In his first day of confirmation hearings, Eric Holder Jr. pledged to step up the government's fight against terrorism, restore the credibility of a Justice Department shaken by politicization, and wage an aggressive fight against perpetrators of financial fraud and market manipulation.
The Covington & Burling partner laid out an ambitious agenda for the department, promising to place renewed emphasis on civil rights and "reinvigorate" the department's efforts to safeguard consumers through antitrust enforcement.
National security issues dominated the hearing, defying expectations that Republicans would bludgeon Holder with the past. Though several senators nipped at Holder for his role in the clemency grants of fugitive financier Marc Rich and 16 members of the Puerto Rican nationalist group FALN, much of the back-and-forth focused on torture, the USA Patriot Act, the fate of detainees at Guantanamo Bay, and detention and interrogation polices.
Judiciary Committee Chairman Patrick Leahy's first question -- whether Holder believed waterboarding is a form of torture -- seemed to set the tone. Holder did not hesitate: "I agree with you, chairman, that waterboarding is torture." He also said U.S. officials could be held accountable for transferring prisoners to the custody of foreign agents or contractors who use such interrogation methods.
The waterboarding question, which nearly sank the nomination of Attorney General Michael Mukasey, means Holder will have to make a decision, if confirmed, whether to order a criminal investigation of Bush administration officials who condoned the use of the tactic on suspected terrorists. Holder declined to do so at Thursday's hearing, when asked by Sen. Orrin Hatch, R-Utah.
"No one is above the law," Holder said, "and we will follow the evidence, the facts, the law, and let that take us where we should." But the nominee said he didn't want to "criminalize policy differences" that might exist between the incoming and outgoing administrations.
"Would you consider these policy differences?" Hatch asked.
Holder said he would have to familiarize himself with the details of the policies before making a judgment. Those policies derive, in part, from legal opinions from the Justice Department's Office of Legal Counsel. Holder said that he would not rescind OLC opinions for political reasons, extolling a "respect for the notion of stare decisis."
"It will not be a political process. It will be solely based on our interpretation of the law," Holder said. When pushed to describe the margins of detainee interrogations, Holder said the Army Field Manual was "a good place for us to start" but stopped short of endorsing it as the last word. Holder also said he would likely support the reauthorization of three PATRIOT Act provisions -- including the use of roving wiretaps -- that sunset later this year.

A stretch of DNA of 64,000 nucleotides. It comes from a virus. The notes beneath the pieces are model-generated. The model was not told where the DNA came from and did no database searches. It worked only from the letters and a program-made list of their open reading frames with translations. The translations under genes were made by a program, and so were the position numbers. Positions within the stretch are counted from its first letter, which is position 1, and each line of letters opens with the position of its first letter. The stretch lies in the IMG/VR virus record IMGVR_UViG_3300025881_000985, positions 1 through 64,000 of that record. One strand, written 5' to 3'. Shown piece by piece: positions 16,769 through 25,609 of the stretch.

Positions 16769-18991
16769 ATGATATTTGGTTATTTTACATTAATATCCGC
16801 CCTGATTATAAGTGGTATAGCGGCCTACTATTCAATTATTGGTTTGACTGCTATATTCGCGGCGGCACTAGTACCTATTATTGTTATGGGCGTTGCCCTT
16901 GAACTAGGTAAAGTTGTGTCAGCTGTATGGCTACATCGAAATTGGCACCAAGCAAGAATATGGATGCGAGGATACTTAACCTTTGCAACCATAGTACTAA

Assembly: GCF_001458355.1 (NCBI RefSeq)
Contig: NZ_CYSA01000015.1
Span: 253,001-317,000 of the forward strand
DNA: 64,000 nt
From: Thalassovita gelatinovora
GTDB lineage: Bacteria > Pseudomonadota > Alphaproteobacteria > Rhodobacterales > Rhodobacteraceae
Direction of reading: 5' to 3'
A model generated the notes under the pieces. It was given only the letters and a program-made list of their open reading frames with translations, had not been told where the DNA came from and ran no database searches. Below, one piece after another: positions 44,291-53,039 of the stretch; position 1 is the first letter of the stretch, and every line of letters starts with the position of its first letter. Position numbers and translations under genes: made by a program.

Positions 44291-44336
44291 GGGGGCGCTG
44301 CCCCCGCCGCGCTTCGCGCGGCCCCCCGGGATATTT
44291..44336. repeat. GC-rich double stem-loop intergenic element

On the question of Guantanamo Bay, Holder reiterated President-elect Barack Obama's pledge to shutter the detention facility, but made it clear that the fate of the detainees is still very much up in the air. Any forum for trying suspected terrorists outside of the criminal justice system would have to be "substantially revamped," Holder said, referring to the military commissions in place.
Seven hours in, the hearing had yet to become the inquisition that some conservatives had agitated for. Early on, Holder tried to blunt criticism by confronting the pardon issue head-on.
"I've accepted the responsibility for making those mistakes," he said of the Rich pardon. "Given an opportunity to do it differently, I certainly would have. That was, and remains, the most intense and searing experience I've ever had."
The most heated exchanges of the day came when Sen. Arlen Specter's questioned Holder's role in the Rich pardon and accused him of hiding behind the Justice Department pardon attorneys in the FALN matter. Specter questioned Holder's candor about his own involvement.
"Given the background of this man, it's hard to brush it off -- it seems to me -- as a mistake," Specter said. "Given your experience, your background, your competency -- and the surrounding circumstance of President Clinton looking for a cover -- how do you explain it beyond simply 'a mistake'?"
Democrats did their best to cut through Republican concerns about Holder's independence. Sen. Charles Schumer, D-N.Y., asked Holder if he had been a personal lawyer to Obama (like the late William French Smith), or served as his personal counsel (like Alberto Gonzales), or if the two were related (like Robert Kennedy).
"No, we're not related by blood, though people say we look alike," Holder said.
Turning serious, Holder said he and Obama discussed the dynamic between president and attorney general. According to Holder, Obama said, "Eric, you gotta understand, our relationship is going to change as a result of this nomination."
Holder said Obama recognized that Holder would be his counselor, but not his counsel. "I understand that the Justice Department is different," Obama told him, according to Holder. "I understand that you're going to be different."